One of the attractions of Whakatane-Opotiki is that the region is a bit too far for most sun-seeking Aucklanders and Wellingtonians. That didn’t stop Ohope being voted New Zealand’s Most Loved Beach in an AA Traveller online poll – but the Western Bay’s white-sand coast, the sprawling Ohiwa Harbour and surrounding wilderness parks make for a winning summer destination that’s not overrun by big-city escapees. There’s also sulphuric White Island (Whakaari) for the family volcanologist; superb diving and fishing; and Whakatane is a handy distance to Whirinaki Forest Park – one of the world’s last prehistoric rainforests – also the vast, rugged Te Urewera National Park.
NZ Tourism statistics show Gisborne and the East Cape to be the region least visited by Kiwis.
This seems an excellent reason to put it on your to-do list – if not necessarily in the company of nightlife-seeking, tribal teenagers. But a road trip around the East Cape is the Real Thing of getaways: a 330km meander (between Opotiki and Gisborne) on narrow, winding roads, sometimes waiting for jay-walking sheep and watching out for kids on horses. Old Cape hands suggest you take three days at least; there are motorcamps, motels and beach-stays scattered around the coast – but best to book ahead rather than risk a run of “No Vacancy” signs.
Not-to-be-missed stops include the East Cape Lighthouse (750 steps to the top), the largest pohutukawa tree in the world (in the Te Araroa schoolyard), gorgeously scenic Tokomaru and Anaura Bays, Tolaga Bay’s historic wharf, and remote, exquisite Maori meeting houses and churches along the way. Plan to hang out in Gisborne for a few days, too, simmering gently in sunshine, surf and summer-ripened chardonnays.
For a break from endless Wellington and Wairarapa summer arts, wine and food festivals, take SH2 and Cape Palliser Rd to the southernmost point of the North Island, with its imposing cast-iron lighthouse and pungent fur-seal colony. En route, you can potter about the fishing village of Ngawi, visit the Putangirua Pinnacles and take the short detour to Lake Ferry overlooking grey, shingled dunes and pristine wetland. A seal and bird watchers’ big day out – then repair to the Lake Ferry Hotel, which has beds for the night, plus a bar and cafe.
From Rai Valley, 48km east of Nelson, head to French Pass in the Marlborough Sounds. Not only is the two-hour drive spectacular, French Pass has an otherworldly appeal. The settlement sits opposite D’Urville Island and the turbulent French Pass passage, where the water races through on each tide at up to eight knots, creating fierce whirlpools and currents. French seafarer Dumont D’Urville, who described the sea as “a seething sheet”, spent several days investigating the passage before venturing through it in 1827. Even then, he clipped the reef twice. Maori in waka were the superior navigators of the passage (so let’s drop D’Urville Island for its original name, Rangitoto ki te Tonga). You can book a trip on the sailing ship Steadfast; there are safe swimming spots, a DoC campground and general store.
For months to come, while SH1 through Kaikoura remains closed, traffic on the St Arnaud-Murchison road will be heavy. But we still recommend the drive from the high, picturesque Nelson Lakes National Park through the Buller Gorge to Westport (making sure you stop to wobble across the gorge’s 110m swingbridge). Westport is the gateway to Karamea, with its no-exit highway and splendid isolation. You can walk to the limestone Oparara Arch, spanning the Oparara River; there are guided tours to explore caves, arches and wildlife further upriver. And Karamea is near the southern entrance to the Heaphy Track, so you can strike out on a number of day walks. Don’t dismiss Westport: its coal-town heritage, driftwood-strewn beaches and bracing walks make it a rewarding stopover.
Lake Tekapo and Lake Pukaki are the biggies of the Mackenzie Country, but consider a visit to tussock-fringed Lake Alexandrina, a long, narrow and deep “mini-me” of adjacent Lake Tekapo. The smaller, spring-fed lake is alive with trout and salmon (no motor boats or jet-skis allowed).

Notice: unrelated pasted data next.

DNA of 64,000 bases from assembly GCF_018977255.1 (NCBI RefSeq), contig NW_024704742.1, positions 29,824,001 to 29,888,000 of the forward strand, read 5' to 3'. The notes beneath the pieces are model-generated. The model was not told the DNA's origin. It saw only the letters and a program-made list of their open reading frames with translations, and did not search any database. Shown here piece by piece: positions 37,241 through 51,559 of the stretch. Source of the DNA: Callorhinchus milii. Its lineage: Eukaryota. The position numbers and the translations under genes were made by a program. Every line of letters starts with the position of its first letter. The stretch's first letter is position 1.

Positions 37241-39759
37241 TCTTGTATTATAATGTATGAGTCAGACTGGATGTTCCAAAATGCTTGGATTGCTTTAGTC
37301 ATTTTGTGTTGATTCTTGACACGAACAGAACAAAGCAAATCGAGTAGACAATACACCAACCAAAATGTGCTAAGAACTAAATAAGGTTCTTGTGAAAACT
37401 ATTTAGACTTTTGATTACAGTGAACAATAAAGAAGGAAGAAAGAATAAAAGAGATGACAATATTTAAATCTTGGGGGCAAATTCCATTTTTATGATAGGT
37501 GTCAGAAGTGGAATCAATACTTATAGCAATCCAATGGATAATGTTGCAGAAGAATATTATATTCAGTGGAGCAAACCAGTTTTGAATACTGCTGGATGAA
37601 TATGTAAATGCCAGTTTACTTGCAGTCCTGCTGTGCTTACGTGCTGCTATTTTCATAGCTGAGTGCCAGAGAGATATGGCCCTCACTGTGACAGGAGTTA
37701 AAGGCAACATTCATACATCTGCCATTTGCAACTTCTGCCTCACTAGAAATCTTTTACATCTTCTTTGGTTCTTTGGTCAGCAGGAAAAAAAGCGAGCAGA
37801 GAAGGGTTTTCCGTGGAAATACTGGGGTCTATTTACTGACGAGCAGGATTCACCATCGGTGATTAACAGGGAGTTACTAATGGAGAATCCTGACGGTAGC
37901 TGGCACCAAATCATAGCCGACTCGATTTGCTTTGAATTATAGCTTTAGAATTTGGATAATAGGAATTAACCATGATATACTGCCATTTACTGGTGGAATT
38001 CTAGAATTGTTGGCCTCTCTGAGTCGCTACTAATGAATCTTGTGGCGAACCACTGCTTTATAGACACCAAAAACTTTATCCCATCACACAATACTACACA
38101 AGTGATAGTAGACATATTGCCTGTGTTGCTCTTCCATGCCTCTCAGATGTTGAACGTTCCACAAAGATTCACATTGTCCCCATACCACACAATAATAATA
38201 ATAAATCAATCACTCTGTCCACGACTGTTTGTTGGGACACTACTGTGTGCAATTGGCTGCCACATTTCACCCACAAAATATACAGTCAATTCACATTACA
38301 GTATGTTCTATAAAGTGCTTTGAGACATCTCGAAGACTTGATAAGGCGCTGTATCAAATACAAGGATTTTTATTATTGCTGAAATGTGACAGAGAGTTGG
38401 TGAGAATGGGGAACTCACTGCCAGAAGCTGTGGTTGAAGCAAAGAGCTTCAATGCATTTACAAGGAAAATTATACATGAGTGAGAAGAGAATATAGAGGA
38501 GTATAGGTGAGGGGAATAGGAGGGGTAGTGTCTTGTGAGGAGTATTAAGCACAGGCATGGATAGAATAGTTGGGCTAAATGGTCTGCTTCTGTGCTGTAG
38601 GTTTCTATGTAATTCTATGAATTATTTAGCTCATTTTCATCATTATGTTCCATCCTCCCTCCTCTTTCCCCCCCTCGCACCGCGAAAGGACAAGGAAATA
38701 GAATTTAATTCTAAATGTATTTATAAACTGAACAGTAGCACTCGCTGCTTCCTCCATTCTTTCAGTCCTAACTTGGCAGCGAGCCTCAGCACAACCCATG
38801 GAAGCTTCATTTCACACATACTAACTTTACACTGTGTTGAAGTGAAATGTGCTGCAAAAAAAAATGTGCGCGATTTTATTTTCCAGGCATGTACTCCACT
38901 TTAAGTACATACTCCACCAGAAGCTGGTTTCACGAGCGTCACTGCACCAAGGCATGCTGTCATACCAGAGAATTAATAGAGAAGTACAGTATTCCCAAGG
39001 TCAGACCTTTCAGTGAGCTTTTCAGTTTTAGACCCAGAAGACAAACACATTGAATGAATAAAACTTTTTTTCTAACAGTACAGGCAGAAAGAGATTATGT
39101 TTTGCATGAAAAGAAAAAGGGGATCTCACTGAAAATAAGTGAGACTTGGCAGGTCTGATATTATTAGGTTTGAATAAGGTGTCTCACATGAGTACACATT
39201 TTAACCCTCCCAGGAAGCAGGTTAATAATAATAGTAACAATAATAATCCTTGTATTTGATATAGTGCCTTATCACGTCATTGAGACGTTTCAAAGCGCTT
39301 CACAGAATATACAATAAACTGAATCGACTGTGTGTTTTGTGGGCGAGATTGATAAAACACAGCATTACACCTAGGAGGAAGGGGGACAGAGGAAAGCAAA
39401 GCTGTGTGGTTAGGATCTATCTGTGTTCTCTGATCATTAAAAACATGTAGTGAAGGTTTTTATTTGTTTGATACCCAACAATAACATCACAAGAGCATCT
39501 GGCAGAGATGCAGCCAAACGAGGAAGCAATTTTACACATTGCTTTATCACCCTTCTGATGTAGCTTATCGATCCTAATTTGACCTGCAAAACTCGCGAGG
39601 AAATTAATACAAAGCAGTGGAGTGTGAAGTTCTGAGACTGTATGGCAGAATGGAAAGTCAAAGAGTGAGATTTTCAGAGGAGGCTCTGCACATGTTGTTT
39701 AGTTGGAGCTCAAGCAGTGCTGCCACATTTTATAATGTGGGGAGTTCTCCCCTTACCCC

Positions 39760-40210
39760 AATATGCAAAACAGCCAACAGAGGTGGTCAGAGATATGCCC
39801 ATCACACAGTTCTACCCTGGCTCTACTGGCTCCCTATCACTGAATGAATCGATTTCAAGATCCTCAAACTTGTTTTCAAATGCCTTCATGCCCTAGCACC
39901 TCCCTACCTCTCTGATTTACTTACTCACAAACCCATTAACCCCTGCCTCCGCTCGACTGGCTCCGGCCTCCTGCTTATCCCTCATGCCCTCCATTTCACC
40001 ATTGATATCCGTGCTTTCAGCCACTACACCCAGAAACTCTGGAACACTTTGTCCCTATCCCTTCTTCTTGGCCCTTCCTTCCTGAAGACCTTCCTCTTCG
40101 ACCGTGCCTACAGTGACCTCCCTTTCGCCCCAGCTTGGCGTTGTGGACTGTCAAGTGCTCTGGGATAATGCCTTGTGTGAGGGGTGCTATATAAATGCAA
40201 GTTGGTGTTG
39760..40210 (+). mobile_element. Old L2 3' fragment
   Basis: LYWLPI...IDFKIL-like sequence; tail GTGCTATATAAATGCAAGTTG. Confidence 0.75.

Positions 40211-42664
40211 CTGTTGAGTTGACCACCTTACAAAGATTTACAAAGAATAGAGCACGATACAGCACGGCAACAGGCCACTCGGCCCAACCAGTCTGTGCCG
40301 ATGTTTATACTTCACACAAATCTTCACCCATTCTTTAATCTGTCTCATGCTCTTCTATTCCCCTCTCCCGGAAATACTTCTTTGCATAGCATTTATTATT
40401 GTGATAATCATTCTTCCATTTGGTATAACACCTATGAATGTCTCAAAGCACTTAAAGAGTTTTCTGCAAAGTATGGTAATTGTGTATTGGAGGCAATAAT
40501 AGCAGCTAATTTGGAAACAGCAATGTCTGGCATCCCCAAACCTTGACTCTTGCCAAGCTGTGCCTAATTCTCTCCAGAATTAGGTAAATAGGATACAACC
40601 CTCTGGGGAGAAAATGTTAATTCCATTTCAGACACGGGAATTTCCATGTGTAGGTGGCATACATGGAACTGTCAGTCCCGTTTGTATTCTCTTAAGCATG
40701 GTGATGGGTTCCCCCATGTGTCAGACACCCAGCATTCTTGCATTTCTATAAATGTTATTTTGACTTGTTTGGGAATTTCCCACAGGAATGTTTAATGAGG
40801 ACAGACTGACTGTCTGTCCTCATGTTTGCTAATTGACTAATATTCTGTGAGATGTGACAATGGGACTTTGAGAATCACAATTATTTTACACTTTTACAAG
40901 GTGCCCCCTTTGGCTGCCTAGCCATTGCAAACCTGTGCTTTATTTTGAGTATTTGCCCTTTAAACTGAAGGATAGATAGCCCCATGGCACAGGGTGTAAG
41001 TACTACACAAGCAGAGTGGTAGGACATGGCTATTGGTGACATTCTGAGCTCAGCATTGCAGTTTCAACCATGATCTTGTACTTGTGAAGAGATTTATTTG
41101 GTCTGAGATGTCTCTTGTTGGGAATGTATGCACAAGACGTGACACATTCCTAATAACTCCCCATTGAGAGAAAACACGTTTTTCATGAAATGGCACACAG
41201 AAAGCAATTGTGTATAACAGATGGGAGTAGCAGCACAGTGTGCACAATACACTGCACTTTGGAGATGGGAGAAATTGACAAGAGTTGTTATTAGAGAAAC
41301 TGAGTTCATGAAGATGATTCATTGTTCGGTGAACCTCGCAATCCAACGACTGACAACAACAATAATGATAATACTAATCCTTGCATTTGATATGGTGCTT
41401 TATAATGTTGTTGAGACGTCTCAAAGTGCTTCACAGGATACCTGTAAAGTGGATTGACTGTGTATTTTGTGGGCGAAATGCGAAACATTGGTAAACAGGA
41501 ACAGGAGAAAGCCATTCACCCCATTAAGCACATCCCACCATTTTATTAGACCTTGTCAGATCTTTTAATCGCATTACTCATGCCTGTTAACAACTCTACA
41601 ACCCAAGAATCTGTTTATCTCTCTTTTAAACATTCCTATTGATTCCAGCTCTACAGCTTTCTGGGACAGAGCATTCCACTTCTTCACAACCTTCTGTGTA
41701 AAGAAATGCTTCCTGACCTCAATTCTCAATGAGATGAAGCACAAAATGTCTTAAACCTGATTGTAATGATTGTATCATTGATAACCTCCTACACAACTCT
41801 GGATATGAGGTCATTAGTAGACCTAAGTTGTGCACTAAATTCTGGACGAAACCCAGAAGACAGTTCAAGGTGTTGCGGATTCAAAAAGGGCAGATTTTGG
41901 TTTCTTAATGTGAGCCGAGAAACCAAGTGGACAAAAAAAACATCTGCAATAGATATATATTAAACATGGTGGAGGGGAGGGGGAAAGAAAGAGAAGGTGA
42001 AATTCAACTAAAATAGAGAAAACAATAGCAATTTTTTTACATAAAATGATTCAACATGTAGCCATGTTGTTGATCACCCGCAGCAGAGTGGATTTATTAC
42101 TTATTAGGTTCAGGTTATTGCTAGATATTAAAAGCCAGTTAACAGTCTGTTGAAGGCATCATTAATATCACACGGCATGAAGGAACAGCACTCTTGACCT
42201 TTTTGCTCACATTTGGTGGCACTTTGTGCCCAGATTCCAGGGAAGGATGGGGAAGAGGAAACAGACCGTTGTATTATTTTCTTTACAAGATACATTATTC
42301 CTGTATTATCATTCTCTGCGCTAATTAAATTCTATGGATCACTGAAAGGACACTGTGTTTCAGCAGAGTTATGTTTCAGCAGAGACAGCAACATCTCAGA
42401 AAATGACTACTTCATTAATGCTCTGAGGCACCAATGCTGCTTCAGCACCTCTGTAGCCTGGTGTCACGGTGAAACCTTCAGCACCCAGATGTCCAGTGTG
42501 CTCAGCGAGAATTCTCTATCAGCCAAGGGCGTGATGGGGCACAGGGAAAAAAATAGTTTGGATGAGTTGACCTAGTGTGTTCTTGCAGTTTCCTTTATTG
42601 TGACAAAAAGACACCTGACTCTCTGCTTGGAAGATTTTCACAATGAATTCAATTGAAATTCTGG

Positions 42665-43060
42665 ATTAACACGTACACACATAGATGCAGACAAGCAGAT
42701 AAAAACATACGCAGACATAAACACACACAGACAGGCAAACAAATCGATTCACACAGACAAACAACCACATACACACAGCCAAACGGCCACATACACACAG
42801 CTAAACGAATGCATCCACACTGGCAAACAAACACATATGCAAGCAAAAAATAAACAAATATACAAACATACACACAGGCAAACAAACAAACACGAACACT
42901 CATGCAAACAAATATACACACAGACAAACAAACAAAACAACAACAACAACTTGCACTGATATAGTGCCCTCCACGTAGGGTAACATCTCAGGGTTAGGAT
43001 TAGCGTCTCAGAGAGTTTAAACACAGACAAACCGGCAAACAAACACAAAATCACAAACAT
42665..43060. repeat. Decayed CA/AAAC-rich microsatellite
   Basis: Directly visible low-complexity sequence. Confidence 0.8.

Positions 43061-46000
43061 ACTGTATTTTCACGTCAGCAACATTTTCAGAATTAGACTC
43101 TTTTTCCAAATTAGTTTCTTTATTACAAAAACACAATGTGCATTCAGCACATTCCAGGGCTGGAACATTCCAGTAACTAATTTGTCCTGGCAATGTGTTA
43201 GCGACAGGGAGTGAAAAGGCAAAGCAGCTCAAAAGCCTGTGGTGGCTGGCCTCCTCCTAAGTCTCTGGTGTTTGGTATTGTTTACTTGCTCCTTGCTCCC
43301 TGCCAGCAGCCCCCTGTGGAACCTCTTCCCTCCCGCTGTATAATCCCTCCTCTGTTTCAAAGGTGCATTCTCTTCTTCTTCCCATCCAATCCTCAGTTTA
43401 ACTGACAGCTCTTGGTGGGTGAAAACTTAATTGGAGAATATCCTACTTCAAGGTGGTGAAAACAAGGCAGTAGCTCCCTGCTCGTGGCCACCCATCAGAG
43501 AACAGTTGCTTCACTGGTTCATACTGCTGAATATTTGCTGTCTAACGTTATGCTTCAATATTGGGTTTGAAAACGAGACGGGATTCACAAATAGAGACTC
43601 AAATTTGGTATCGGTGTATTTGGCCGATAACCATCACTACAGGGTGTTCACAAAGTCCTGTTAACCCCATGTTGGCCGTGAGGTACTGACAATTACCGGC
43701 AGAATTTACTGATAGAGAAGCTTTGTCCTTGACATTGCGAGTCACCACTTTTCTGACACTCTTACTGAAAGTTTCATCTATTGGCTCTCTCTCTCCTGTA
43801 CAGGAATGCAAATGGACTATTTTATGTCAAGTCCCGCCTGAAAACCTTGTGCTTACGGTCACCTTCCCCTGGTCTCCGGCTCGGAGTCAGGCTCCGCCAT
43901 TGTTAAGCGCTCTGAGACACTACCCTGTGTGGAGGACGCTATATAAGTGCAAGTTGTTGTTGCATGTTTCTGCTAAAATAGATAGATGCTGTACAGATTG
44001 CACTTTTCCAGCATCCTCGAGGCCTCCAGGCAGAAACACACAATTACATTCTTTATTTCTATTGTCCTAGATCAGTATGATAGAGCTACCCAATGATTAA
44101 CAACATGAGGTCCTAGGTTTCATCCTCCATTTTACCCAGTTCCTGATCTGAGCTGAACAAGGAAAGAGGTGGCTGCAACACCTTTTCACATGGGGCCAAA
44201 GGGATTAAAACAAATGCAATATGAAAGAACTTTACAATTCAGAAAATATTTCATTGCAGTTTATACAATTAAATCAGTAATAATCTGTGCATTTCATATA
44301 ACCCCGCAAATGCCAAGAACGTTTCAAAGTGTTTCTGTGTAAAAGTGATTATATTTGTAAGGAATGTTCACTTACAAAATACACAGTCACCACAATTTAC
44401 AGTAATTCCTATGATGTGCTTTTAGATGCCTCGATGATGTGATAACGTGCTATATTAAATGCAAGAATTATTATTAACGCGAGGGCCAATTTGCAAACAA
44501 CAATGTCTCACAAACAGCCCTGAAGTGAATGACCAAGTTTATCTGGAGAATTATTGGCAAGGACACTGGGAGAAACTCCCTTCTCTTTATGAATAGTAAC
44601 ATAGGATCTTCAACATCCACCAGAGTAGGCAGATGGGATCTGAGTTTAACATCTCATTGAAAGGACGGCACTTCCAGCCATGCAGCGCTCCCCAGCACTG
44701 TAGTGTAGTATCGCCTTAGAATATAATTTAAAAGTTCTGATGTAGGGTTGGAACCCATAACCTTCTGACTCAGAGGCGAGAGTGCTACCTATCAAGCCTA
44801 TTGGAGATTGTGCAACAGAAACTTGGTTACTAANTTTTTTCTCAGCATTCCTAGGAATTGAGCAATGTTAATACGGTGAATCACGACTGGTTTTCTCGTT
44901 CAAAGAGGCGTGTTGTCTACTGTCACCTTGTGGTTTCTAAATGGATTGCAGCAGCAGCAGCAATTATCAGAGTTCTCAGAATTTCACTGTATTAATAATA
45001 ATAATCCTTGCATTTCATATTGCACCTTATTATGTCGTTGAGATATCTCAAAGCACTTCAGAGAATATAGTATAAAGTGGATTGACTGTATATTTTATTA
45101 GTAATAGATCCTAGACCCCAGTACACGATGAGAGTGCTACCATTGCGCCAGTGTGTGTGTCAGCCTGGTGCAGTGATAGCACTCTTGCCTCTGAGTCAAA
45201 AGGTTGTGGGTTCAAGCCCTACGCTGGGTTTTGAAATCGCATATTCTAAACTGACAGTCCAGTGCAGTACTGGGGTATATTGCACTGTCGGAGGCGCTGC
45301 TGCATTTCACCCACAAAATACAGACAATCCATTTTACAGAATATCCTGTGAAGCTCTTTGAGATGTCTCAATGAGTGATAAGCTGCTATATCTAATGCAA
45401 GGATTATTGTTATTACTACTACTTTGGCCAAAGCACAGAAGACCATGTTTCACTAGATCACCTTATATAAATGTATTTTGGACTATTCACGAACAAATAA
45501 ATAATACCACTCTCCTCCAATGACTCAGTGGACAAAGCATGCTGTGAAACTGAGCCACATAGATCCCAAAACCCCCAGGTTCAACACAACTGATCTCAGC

Or, just south of Twizel, turn west off SH8 for lovely Lake Ohau. There’s good accommodation at Lake Ohau Lodge and Lake Ohau Quarters. And besides passing posses of Alps 2 Ocean Cycle Trail riders, en route from Mt Cook to Oamaru, you’ll feel miles from the camera-toting crowds.
Outside of Burgundy, this is the world’s best place to grow the fickle pinot noir grape. The old 1860s goldmining town in the Cromwell Basin offers plenty of opportunities to sample the region’s boutique pinots – noir and gris – and other fine aromatic wines. You’ll want to find a perch in the sunshine above the valley’s tawny terroir, while you ponder more energetic activities.
Central Otago is dotted with small settlements that are steeped in hard-scrabble mining history, a grim past which belies their current cute-factor. Prime among those worth short detours from the Otago Heritage Trail are St Bathans, Naseby and Ophir. St Bathans, which has a permanent population that barely reaches double figures, is famous for its haunted pub hotel and the startling, mineral-blue Blue Lake framed by moonscape limestone cliffs – a perfect swimming and picnic spot. Ophir has wonderful historic buildings and one of the country’s most impressive suspension bridges, while Naseby, the “jewel of the Maniototo”, is also New Zealand’s capital of curling – a year-round sport, now there’s a rink. The landscape will capture you, so take local poet Brian Turner’s advice by reclining among the tussock to gaze up into the great blue dome of sky.
The Catlins have been “discovered”, but this southeastern corner of the country between Kaka Point and Fortrose is a treasure-trove of natural beauty, quirky galleries, cafes and yes, some quirky people. Take time to potter, while not bypassing the Catlins’ better-known attractions: Nugget Point, Purakaunui Falls, Cathedral Caves, Curio Bay with its 160 million-year-old fossilised trees, yellow-eyed penguins and Hector’s dolphins, and the pretty village of Papatowai, near the mouth of the Tahakopa River.
Although the glaciers – Fox and Franz Josef – are busy year-round, there are lightly peopled delights on the West Coast’s SH6 from Whataroa to Haast, including the seaside gem of Okarito, with its bird-rich wetland and wild beach walks. Heading south, you can venture out to Gillespie’s Beach, explore Bruce Bay where towering rainforest meets the sea, or hold out for the end of the road. That’s 50km beyond Haast and worth every twist and turn to the magical fishing hamlet of Jackson Bay. With luck, the Cray Pot will be open for freshly-caught seafood and fish and chips
Yes, it’s a long, long way to Rakiura (Stewart Island), but you’ll be paid back for making the effort. It’s your best opportunity to see kiwi in the wild; also kaka, cheeky weka and a chorus of other native birds on predator-free Ulva Island, nearby. Rakiura National Park comprises around 85 per cent of the island, so you’re spoilt for walks, multi-day tramps and kayaking expeditions. Round off your Rakiura days at New Zealand’s southernmost, 47° latitude pub, sinking a beer with the locals.